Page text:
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New figures from the Office for National Statistics show that home and hybrid working has been relatively resistant to change since the end of lockdowns.
Sixteen per cent of adults work from home only and over a quarter [28%] work do hybrid working, according to a study by the Office for National Statistics which says homeworking has proved relatively resistant to change since the end of the lockdowns.
Its figures relate to a seven-day period over the period September 2022 to January 2023. Workers in the highest income band, those who were educated to degree level or above, and those in professional occupations were most likely to report home only or hybrid working.
Self-employed workers were twice as likely to work from home only (32%) compared with employees (14%) and London residents reported the highest levels of hybrid working across Great Britain, with four in 10 workers both working from home and travelling to work.
The ONS says levels of working from home peaked during the pandemic, with almost half of working adults (49%) reporting having worked from home at some point in the past seven days in the first half of 2020. By mid 2022, when guidance to work from home was lifted in Great Britain, around 38% of working adults reported having worked from home. In the most recent period (25 January to 5 February 2023) that reached around 40%.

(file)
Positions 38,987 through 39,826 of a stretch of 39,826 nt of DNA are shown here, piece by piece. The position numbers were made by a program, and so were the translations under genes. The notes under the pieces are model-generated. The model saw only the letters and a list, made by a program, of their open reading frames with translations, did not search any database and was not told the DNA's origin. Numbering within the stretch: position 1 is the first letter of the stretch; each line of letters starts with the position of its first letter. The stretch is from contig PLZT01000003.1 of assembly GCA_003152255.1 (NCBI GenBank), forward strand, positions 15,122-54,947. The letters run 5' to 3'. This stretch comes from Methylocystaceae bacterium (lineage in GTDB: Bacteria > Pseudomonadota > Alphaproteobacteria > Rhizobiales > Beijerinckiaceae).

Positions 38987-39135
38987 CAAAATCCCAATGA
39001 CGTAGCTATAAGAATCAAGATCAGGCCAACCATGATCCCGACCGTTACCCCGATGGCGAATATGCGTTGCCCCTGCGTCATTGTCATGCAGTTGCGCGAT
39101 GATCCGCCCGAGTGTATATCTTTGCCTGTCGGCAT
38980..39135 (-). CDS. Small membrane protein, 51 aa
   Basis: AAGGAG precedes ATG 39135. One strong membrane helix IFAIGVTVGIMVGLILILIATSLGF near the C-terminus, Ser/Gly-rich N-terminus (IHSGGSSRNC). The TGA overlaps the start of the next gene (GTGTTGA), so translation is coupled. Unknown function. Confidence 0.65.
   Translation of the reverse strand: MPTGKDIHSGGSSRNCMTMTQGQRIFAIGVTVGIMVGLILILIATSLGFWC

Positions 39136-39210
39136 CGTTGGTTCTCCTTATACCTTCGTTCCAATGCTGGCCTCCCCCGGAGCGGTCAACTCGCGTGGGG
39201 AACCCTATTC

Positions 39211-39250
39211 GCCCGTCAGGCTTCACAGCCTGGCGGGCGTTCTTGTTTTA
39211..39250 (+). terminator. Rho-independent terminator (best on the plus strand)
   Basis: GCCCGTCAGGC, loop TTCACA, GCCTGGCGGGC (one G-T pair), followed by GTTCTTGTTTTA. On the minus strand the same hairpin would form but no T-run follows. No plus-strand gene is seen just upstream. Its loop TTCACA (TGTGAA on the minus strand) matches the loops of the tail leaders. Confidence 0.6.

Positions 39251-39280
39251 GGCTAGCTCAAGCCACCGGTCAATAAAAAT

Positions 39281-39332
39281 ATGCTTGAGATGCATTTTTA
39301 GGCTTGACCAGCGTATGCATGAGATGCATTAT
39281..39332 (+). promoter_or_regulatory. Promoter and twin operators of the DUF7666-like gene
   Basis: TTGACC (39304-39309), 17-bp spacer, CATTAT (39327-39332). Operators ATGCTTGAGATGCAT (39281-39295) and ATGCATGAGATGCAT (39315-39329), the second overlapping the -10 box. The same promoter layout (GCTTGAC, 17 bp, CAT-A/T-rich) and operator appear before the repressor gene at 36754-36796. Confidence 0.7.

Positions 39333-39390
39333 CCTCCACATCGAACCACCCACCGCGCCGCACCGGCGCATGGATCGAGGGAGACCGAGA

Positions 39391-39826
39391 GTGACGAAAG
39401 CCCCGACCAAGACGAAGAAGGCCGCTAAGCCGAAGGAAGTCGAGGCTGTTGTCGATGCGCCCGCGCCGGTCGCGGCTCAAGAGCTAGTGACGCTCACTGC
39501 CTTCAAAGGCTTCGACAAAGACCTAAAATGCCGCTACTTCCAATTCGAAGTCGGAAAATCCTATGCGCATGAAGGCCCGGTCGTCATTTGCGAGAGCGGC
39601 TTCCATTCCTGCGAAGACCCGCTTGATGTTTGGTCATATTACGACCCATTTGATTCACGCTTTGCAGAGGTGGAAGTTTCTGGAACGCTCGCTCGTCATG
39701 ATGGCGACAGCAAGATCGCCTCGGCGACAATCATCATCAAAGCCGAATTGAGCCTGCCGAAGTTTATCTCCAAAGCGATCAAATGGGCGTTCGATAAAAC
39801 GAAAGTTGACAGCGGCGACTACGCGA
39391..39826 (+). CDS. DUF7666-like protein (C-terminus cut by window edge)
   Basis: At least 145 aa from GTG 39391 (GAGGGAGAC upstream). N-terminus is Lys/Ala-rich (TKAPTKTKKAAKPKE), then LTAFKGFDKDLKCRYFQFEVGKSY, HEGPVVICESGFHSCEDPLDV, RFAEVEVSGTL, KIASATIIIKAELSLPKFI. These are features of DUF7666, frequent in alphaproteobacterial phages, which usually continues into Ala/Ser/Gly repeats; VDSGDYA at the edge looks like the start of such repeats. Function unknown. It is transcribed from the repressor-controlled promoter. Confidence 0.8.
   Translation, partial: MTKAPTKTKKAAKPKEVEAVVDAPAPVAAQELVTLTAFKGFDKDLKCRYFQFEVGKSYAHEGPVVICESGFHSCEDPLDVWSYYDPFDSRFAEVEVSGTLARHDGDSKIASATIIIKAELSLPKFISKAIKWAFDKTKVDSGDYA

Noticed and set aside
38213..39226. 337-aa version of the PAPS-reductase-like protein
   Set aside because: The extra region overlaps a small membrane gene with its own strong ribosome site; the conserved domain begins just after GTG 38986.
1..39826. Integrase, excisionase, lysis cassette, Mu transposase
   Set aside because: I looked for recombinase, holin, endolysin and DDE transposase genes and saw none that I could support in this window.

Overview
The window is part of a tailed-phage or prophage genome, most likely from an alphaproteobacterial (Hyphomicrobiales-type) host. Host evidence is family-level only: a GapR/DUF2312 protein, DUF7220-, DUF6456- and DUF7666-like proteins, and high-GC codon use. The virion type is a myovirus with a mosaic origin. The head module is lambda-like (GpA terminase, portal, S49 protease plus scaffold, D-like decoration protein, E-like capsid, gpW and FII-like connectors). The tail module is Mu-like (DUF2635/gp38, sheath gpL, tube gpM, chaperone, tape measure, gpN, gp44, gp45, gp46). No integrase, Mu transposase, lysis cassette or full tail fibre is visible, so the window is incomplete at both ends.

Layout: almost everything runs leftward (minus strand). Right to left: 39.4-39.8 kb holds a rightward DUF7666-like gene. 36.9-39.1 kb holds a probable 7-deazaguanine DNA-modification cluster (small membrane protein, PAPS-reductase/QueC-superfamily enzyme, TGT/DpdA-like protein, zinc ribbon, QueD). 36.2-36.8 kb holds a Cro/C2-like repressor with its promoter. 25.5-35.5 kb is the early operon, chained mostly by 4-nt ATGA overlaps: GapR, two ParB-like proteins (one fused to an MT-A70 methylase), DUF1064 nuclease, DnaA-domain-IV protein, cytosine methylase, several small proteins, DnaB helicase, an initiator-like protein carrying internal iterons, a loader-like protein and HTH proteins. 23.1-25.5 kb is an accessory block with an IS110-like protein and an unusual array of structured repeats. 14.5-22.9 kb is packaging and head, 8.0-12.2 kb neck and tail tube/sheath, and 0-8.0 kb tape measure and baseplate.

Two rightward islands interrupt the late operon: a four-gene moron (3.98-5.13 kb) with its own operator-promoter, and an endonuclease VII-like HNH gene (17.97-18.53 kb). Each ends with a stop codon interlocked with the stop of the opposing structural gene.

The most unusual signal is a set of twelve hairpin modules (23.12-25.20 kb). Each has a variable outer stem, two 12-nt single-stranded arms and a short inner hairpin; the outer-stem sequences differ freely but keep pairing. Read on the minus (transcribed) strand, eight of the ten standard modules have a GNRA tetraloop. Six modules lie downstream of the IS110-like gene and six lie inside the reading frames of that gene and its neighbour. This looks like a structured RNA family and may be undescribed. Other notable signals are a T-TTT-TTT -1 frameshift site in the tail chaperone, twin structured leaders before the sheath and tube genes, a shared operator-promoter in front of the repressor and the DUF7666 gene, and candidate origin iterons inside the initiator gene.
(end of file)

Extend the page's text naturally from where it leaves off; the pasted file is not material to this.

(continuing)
The ONS notes that there is some fluctuation in figures throughout the year, but without a clear upward or downward trend “indicating that homeworking is resilient to pressures such as the end of restrictions and increases in the cost of living”.
Meanwhile, the labour statistics for the three months from October to December 2022 show a slight rise in employment [payrolled employees] and in unemployment, while the economic inactivity rate decreased by 0.3 percentage points on the quarter, to 21.4% in October to December 2022. This decrease was driven by people aged 16 to 24 years. Growth in total and regular pay fell, in real terms on the year in October to December 2022, by 3.1% for total pay and by 2.5 for regular pay due to the rate of inflation.
Another report about London’s economy highlights the ongoing labour shortage, warning that the capital’s economy is being hindered by a shortage of workers with almost two-thirds of firms struggling to fill vacancies. The report from the Federation of Small Businesses, Confederation of British Industry, London Chambers of Commerce and Industry (LCCI) and BusinessLDN found that 77% of companies are trying to hire staff, while 69% are planning to boost training in order to upskill existing employees as suitable new recruits prove scarce.